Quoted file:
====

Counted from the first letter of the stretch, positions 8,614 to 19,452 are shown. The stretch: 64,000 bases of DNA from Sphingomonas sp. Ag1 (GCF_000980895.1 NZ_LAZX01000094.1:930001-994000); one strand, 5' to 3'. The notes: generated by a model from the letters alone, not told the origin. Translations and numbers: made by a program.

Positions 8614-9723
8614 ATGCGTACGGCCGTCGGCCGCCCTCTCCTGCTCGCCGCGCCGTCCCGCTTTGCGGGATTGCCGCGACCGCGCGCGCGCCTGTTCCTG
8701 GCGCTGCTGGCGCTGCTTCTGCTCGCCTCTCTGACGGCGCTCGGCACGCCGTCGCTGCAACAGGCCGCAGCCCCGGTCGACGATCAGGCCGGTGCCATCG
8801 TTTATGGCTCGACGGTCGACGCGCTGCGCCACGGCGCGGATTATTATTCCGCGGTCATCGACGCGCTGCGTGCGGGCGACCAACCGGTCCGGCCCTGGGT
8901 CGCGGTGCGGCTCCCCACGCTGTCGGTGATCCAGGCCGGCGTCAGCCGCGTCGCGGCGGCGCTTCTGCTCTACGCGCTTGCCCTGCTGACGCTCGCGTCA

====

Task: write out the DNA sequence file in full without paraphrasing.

Counted from the first letter of the stretch, positions 8,614 to 19,452 are shown. The stretch: 64,000 bases of DNA from Sphingomonas sp. Ag1 (GCF_000980895.1 NZ_LAZX01000094.1:930001-994000); one strand, 5' to 3'. The notes: generated by a model from the letters alone, not told the origin. Translations and numbers: made by a program.

Positions 8614-9723
8614 ATGCGTACGGCCGTCGGCCGCCCTCTCCTGCTCGCCGCGCCGTCCCGCTTTGCGGGATTGCCGCGACCGCGCGCGCGCCTGTTCCTG
8701 GCGCTGCTGGCGCTGCTTCTGCTCGCCTCTCTGACGGCGCTCGGCACGCCGTCGCTGCAACAGGCCGCAGCCCCGGTCGACGATCAGGCCGGTGCCATCG
8801 TTTATGGCTCGACGGTCGACGCGCTGCGCCACGGCGCGGATTATTATTCCGCGGTCATCGACGCGCTGCGTGCGGGCGACCAACCGGTCCGGCCCTGGGT
8901 CGCGGTGCGGCTCCCCACGCTGTCGGTGATCCAGGCCGGCGTCAGCCGCGTCGCGGCGGCGCTTCTGCTCTACGCGCTTGCCCTGCTGACGCTCGCGTCA